A Mother’s Letter

Since colonial times, homophobic laws have existed in Uganda. The 2023 Anti-Homosexuality Act is just the newest iteration of these laws. The last time the government attempted to update these laws was in 2014, when Rihanna was just 19 years old and was arrested and brutalised in prison for being trans.

“Time has passed, but my wounds are still fresh. ” – Rihanna

Before 2014, people in Uganda had been arrested under anti-homosexuality laws within the 1950’s Penal Code Act. Rihanna and her friend Kim were the first officially brought to court to answer for the crime.

“My friend was telling me you can’t be guilty over something you have not done. He told me, ‘When they read your charges, please don’t say you’re guilty.’” – Rihanna

In the podcast episode, Rihanna is interviewed by Ugandan reporter and editor of Kuchu Times, Ruth Muganzi.

Radio Workshop uses radio broadcasts and podcasting to address issues affecting youth across Africa. Our award-winning podcast produces documentary-style, long-form audio stories that bring listeners close to youth narratives and experiences. Radio Workshop trains, mentors, and supports young reporters like Ruth through every stage of production, from conceptualization to reporting the story.

This is the second of a two-part series on LGBTQ+ rights in Uganda.

Radio Workshop’s editor Lesedi Mogoatlhe says, “It’s important to have stories that humanise queer people. There’s a desensitization that happens when the only lens we experience queer stories through is one that ignores nuance and complexity and only focuses on violence.”

Rihanna spent nine months in prison. Much of what she experienced through the legal system was illegal. She was thrown into a legal blackhole that’s come to be expected with queer cases. It is painful for her to recount what she went through and the details are harrowing.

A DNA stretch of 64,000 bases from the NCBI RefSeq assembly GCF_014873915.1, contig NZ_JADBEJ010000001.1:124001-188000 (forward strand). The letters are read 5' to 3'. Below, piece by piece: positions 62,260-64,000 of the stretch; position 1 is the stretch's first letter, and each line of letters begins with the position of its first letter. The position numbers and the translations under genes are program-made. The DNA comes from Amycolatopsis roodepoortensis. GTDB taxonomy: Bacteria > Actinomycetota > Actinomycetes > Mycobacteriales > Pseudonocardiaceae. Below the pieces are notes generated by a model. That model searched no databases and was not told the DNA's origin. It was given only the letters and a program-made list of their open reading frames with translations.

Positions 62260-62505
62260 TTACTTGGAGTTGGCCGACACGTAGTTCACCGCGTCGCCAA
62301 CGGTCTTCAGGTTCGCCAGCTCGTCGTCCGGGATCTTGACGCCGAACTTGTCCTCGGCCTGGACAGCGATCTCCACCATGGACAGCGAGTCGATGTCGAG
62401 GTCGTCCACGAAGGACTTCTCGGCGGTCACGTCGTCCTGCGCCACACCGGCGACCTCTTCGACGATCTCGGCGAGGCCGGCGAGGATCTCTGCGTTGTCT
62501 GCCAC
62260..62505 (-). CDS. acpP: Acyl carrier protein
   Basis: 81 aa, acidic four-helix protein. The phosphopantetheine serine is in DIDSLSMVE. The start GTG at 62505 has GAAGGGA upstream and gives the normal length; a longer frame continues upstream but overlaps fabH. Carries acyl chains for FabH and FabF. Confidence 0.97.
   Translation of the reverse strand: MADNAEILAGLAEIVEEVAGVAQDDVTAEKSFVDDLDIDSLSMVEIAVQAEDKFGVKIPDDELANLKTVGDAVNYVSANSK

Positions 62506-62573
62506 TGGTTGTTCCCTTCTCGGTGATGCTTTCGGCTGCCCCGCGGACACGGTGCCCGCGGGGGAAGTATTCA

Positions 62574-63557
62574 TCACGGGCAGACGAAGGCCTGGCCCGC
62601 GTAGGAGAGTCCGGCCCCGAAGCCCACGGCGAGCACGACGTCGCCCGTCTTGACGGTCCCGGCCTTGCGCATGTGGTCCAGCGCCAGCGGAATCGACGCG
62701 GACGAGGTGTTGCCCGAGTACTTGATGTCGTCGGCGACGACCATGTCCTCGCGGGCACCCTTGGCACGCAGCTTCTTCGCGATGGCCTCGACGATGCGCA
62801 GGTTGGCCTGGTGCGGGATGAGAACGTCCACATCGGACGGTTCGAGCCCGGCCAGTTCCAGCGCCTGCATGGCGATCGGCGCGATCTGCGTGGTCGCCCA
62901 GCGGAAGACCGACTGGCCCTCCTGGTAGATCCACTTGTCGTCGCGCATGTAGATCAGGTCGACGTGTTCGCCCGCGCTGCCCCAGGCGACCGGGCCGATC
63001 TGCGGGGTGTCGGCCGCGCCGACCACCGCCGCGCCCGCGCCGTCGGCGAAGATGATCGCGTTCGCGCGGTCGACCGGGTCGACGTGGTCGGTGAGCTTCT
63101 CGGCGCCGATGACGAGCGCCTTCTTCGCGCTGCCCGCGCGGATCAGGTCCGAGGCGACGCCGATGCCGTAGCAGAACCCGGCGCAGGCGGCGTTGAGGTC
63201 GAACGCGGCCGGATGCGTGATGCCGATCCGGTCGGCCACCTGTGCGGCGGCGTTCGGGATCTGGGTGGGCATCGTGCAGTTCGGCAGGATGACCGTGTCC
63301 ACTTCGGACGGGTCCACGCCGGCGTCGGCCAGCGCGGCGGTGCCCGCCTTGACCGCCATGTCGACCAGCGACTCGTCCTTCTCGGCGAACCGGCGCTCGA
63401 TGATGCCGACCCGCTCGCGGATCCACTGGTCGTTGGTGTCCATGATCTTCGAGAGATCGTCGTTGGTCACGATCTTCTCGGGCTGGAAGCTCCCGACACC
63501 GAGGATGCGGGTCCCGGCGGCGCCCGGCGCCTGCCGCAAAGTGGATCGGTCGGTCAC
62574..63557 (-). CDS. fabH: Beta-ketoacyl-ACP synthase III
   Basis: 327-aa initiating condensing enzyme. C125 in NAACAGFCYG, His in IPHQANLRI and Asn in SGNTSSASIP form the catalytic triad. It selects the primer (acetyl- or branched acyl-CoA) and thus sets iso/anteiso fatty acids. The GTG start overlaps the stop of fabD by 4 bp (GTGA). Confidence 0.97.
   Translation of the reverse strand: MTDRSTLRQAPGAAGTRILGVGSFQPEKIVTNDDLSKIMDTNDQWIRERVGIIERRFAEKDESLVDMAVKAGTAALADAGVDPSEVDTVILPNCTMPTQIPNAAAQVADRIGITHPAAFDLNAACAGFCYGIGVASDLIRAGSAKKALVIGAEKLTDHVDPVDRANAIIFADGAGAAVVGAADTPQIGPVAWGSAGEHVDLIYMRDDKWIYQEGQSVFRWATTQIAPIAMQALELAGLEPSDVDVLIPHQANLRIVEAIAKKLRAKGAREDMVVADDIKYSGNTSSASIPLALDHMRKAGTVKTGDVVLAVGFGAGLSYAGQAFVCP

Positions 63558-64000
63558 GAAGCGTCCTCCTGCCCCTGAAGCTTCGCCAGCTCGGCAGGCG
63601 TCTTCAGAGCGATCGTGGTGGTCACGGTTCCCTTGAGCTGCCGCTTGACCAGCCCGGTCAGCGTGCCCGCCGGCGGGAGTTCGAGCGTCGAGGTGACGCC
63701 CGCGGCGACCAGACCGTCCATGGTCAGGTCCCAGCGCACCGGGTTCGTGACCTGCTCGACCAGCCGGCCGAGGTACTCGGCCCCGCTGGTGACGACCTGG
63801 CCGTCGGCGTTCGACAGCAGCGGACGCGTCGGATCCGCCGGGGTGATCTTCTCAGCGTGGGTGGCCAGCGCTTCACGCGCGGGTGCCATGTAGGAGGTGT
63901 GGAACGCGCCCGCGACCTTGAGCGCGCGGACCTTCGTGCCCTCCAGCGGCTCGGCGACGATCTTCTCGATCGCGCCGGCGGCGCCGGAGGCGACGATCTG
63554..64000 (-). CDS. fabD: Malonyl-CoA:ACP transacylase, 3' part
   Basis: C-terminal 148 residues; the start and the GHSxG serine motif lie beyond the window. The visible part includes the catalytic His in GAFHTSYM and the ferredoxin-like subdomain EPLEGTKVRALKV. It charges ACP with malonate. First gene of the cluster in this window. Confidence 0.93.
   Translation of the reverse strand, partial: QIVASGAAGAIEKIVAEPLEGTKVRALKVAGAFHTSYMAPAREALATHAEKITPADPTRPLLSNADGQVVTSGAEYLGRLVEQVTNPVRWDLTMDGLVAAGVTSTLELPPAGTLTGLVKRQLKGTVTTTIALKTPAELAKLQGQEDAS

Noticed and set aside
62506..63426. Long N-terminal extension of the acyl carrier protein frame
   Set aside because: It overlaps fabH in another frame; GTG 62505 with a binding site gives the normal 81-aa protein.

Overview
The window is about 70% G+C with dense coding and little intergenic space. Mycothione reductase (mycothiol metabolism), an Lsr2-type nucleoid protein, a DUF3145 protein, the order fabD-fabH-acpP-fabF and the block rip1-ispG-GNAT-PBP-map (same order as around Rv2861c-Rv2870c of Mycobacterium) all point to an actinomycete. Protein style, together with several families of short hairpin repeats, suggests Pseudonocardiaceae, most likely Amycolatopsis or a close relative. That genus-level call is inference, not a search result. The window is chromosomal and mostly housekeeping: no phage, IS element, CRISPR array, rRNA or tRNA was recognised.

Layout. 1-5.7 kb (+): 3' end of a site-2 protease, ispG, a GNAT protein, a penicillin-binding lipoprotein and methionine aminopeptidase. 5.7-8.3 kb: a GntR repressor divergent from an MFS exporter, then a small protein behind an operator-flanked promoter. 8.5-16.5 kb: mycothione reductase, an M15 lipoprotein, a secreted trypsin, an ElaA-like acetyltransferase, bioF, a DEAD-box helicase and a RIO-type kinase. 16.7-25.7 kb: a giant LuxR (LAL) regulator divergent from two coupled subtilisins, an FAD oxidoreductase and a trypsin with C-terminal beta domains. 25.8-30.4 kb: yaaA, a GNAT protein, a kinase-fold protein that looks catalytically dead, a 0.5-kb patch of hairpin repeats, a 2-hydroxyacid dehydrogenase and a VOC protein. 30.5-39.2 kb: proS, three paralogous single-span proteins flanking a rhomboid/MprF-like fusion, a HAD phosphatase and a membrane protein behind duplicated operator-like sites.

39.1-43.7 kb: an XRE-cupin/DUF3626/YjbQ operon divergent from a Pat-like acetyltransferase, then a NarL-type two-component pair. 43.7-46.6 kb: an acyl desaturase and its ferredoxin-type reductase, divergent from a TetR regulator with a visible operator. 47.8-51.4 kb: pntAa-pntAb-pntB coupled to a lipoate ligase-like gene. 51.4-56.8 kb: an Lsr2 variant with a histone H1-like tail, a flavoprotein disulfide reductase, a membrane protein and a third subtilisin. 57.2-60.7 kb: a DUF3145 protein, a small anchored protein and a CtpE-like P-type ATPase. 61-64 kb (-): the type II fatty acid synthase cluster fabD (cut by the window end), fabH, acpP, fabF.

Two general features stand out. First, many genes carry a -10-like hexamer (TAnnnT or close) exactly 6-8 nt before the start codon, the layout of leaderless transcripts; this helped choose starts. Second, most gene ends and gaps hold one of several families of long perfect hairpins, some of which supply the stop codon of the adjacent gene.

Rihanna’s family found out she was queer through the media reporting on her case. She spent months not seeing her family. When her mother finally agreed to come to court and guarantee bail, she fainted at the sight of Rihanna, whose body had been ravaged by months of illness in prison.

“I cried. She also cried. But that was okay. I would not stop holding her.” – Rihanna

Two months before the Anti-Homosexuality Act was signed into law, a group of eight Ugandan mothers wrote a letter titled “Open Letter to President Museveni from Mothers of LGBTQ+ Individuals.” The mother’s names were listed at the bottom of the letter, with Rihanna’s mother listed first. Rihanna feared for her mother’s safety but her mom stood steadfast in support of her daughter.

“I am not afraid. It is you that is afraid.” – Rihanna’s mother

As many people in the LGBTQ+ community are forced into the shadows, Rihanna and her mother are doing the opposite. Rihanna runs an organisation that helps Ugandans adjust to life after prison, while her mother is a member of multiple activist groups fighting for the rights of women and LGBTQ+ individuals.

But threats to their safety are ever-present. Rihanna says her work as an activist will only be done when she is able to wear her high-heeled shoes in Kampala without fear.

“And when I can see my trans girls moving freely that means I’ve done it all.” – Rihanna 

This story wouldn’t have been possible without the support of the Committee to Protect Journalists, Outright International, Clare Byarugaba, Stephen Henderickson, Luminate, Bloomberg Philanthropies, The Other Foundation, and the Media Development Investment Fund.

Listen to A Mother’s Letter on Spotify or wherever you get your podcasts.

To find out more about Radio Workshop, you can visit our website radioworkshop.org or find us on our social media channels. Instagram @radioworkshop, and Radio Workshop on Facebook and LinkedIn.